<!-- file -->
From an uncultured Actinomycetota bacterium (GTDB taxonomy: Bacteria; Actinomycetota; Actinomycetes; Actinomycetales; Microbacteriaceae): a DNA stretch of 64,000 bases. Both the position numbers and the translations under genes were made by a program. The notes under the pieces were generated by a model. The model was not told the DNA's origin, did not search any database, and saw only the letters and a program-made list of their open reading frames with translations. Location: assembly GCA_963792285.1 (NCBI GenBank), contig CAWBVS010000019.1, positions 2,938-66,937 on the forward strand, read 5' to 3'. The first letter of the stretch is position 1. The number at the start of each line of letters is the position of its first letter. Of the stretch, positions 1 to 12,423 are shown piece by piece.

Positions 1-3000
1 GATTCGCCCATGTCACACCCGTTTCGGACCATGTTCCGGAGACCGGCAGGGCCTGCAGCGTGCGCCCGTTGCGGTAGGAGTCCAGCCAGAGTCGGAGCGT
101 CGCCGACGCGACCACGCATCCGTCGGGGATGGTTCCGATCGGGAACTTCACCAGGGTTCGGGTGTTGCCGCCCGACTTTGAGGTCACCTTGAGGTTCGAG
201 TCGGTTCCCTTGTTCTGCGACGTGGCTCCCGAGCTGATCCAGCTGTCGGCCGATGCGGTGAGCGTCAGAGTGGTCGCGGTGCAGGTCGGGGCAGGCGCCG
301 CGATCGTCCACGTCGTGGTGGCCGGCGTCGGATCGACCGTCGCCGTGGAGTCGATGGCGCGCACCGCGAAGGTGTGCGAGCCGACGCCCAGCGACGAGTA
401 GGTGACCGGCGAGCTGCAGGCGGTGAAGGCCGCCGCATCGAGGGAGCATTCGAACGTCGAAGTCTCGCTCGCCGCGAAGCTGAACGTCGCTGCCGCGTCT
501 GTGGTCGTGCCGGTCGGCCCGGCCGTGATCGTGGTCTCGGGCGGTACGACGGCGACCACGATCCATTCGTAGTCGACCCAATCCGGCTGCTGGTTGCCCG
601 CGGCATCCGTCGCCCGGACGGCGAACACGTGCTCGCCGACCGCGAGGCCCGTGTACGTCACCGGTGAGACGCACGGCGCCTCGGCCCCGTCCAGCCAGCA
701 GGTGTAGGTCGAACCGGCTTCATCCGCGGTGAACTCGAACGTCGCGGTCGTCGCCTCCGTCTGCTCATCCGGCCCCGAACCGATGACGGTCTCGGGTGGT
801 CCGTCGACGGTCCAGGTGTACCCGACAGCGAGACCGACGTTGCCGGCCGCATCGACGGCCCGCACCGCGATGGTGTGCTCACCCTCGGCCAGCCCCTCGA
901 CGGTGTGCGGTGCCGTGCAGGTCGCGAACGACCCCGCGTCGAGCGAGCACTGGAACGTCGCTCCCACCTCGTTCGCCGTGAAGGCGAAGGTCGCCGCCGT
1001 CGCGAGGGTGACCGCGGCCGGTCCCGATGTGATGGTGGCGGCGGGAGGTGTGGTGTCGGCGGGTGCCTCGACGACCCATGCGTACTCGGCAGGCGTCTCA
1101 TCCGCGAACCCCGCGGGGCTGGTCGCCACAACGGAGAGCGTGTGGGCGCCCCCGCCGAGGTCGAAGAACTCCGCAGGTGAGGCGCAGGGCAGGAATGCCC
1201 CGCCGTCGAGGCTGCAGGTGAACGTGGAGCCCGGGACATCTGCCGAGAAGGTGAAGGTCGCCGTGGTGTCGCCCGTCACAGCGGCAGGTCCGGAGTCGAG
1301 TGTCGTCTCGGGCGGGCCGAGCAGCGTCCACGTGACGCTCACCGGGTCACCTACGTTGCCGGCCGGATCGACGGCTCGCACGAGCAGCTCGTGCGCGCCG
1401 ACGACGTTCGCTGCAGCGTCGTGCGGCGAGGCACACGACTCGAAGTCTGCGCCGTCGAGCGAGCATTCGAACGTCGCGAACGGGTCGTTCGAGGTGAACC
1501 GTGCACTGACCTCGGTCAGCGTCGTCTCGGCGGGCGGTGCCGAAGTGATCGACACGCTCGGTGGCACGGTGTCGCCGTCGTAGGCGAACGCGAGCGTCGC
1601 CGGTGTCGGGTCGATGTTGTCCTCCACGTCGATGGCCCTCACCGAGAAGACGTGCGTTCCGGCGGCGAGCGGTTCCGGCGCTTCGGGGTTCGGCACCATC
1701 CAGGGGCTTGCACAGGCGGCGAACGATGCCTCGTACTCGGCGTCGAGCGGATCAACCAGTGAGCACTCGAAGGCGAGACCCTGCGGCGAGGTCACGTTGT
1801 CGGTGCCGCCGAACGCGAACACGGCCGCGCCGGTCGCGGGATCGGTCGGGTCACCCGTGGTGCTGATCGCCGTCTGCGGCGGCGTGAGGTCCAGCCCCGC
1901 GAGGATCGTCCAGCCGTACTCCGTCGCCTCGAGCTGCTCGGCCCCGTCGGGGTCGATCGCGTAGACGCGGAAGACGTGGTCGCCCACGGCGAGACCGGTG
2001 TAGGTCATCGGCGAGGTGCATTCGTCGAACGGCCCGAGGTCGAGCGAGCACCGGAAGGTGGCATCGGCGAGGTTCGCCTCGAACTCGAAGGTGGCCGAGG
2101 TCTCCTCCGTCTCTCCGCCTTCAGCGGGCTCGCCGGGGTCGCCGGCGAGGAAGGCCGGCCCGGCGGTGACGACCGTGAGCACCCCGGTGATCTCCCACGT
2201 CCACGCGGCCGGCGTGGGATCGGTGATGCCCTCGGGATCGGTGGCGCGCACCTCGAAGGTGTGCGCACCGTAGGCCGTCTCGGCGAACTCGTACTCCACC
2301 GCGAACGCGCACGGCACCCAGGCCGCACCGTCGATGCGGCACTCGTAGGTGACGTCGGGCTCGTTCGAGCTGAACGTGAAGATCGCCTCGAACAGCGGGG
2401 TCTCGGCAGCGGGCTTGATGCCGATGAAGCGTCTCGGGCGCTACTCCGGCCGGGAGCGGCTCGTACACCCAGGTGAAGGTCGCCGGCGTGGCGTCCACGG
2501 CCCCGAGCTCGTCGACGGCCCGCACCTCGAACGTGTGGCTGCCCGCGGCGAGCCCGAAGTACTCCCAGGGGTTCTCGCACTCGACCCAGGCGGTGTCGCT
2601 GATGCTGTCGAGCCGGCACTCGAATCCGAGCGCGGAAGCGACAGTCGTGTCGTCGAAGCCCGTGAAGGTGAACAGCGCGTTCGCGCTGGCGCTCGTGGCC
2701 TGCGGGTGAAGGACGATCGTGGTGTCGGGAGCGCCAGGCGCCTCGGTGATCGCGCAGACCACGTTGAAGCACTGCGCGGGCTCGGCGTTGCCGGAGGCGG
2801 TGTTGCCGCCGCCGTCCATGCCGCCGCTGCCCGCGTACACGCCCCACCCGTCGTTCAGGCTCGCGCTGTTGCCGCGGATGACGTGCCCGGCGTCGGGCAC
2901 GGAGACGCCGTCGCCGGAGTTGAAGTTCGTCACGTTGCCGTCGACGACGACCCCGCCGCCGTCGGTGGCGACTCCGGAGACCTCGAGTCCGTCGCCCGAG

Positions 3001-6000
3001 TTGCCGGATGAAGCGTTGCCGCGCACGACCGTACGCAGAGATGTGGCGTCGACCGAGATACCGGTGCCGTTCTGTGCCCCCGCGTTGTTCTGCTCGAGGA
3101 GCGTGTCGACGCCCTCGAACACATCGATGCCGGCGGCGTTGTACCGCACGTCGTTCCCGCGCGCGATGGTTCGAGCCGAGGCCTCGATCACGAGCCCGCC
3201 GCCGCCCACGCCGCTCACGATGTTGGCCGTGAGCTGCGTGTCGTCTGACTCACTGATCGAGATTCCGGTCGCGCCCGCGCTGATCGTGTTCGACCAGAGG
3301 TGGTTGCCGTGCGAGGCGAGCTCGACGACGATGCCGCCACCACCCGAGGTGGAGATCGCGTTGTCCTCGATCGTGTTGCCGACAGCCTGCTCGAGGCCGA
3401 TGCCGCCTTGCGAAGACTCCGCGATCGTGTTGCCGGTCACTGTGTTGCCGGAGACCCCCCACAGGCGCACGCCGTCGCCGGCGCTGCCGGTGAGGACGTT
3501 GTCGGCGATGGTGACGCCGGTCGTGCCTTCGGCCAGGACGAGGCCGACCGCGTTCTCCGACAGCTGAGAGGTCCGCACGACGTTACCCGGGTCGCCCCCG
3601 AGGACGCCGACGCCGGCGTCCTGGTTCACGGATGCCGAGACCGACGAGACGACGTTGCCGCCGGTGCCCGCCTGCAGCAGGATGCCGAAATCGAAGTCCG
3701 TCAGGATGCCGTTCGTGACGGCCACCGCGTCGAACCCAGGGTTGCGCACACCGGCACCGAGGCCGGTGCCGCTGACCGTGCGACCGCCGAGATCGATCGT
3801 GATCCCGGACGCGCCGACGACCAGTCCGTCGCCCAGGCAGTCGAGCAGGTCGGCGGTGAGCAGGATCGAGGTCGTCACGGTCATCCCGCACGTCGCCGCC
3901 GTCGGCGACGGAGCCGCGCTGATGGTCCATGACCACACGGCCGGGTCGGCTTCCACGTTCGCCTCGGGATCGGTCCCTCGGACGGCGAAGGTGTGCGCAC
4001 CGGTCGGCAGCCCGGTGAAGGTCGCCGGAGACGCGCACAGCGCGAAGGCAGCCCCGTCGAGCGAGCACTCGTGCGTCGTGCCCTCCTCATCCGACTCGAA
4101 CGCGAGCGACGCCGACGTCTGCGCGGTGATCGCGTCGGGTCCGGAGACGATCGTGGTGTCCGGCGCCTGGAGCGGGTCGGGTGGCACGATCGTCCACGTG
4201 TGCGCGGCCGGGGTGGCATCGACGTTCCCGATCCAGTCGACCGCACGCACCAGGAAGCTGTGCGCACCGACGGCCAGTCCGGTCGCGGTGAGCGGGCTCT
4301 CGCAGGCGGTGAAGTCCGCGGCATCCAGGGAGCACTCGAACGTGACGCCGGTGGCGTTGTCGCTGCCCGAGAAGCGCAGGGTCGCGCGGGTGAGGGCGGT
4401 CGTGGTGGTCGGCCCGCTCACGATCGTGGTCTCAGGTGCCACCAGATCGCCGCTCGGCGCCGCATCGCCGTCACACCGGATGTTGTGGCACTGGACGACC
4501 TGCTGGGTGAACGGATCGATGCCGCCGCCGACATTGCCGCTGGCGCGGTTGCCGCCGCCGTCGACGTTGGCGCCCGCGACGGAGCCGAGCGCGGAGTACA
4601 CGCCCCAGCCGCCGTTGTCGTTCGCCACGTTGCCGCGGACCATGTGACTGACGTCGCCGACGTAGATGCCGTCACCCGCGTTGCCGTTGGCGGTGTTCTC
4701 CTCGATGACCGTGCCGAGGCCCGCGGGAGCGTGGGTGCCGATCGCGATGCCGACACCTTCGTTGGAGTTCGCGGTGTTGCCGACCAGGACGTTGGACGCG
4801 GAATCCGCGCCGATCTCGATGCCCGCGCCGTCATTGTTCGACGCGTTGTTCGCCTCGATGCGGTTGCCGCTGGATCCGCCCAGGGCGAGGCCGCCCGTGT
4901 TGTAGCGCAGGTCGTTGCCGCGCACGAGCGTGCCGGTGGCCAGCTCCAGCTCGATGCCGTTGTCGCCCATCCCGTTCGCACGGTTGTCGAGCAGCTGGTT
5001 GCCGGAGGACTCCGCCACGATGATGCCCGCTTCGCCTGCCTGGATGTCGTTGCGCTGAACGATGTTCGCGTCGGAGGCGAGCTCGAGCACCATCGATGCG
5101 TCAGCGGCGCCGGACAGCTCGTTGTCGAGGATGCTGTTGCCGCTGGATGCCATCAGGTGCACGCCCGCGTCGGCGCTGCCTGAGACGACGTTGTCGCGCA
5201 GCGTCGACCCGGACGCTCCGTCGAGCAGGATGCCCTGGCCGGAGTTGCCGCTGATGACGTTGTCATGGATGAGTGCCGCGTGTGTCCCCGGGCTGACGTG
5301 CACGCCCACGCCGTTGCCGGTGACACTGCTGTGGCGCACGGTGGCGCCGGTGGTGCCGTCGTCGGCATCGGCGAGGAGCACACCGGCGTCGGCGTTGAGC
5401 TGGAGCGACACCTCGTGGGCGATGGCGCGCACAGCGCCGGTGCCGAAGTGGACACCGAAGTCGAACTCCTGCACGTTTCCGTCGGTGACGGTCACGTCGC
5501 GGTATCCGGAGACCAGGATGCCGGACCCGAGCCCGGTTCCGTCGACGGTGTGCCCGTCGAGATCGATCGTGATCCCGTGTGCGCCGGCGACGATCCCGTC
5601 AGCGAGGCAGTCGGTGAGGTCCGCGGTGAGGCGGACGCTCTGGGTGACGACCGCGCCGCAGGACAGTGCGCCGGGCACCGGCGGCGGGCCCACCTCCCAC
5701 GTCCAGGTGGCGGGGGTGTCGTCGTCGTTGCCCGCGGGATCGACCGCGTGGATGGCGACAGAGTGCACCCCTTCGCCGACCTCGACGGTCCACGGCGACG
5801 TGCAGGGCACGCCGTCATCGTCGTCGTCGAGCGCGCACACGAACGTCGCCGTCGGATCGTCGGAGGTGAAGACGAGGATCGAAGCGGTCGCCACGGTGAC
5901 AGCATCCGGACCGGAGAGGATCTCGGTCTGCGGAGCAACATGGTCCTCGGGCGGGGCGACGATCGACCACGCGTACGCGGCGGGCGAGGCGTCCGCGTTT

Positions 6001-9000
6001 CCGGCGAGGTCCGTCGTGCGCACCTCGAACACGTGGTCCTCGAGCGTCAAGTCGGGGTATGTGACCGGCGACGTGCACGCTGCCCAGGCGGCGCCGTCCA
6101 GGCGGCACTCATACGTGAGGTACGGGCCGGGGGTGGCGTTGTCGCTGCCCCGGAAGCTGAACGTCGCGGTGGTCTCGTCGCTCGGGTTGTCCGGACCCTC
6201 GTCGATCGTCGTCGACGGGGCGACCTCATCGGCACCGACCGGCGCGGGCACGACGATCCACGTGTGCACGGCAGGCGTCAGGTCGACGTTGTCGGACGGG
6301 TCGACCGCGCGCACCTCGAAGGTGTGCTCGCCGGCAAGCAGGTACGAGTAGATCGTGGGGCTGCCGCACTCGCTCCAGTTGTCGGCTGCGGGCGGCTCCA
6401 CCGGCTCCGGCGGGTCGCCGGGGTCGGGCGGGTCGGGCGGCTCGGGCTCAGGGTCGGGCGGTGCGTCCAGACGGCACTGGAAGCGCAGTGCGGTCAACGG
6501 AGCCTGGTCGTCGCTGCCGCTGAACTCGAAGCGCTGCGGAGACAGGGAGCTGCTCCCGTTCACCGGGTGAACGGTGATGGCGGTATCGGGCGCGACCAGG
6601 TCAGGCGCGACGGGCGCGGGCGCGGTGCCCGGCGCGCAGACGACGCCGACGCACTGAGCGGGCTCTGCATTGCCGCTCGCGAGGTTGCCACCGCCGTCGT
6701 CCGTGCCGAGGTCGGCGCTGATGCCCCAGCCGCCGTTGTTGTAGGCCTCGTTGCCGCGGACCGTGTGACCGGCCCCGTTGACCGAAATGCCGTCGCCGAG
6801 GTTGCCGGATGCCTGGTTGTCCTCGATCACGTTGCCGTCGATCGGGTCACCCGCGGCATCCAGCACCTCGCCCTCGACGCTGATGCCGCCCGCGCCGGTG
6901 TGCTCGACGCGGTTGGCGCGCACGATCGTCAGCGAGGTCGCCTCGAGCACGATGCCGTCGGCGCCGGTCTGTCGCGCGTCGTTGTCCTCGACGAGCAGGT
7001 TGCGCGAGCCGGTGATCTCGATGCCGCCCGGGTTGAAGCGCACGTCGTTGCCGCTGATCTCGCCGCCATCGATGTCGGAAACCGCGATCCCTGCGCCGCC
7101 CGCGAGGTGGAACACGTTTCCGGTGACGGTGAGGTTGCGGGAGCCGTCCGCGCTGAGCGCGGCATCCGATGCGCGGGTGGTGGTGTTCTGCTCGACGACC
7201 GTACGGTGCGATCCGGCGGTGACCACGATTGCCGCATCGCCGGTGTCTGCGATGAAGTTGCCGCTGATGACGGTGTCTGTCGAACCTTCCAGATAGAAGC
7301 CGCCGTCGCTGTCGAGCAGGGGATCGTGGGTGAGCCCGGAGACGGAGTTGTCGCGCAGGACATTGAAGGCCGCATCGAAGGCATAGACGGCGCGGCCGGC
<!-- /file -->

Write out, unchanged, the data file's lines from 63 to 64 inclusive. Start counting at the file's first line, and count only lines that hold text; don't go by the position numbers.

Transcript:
5901 AGCATCCGGACCGGAGAGGATCTCGGTCTGCGGAGCAACATGGTCCTCGGGCGGGGCGACGATCGACCACGCGTACGCGGCGGGCGAGGCGTCCGCGTTT

Positions 6001-9000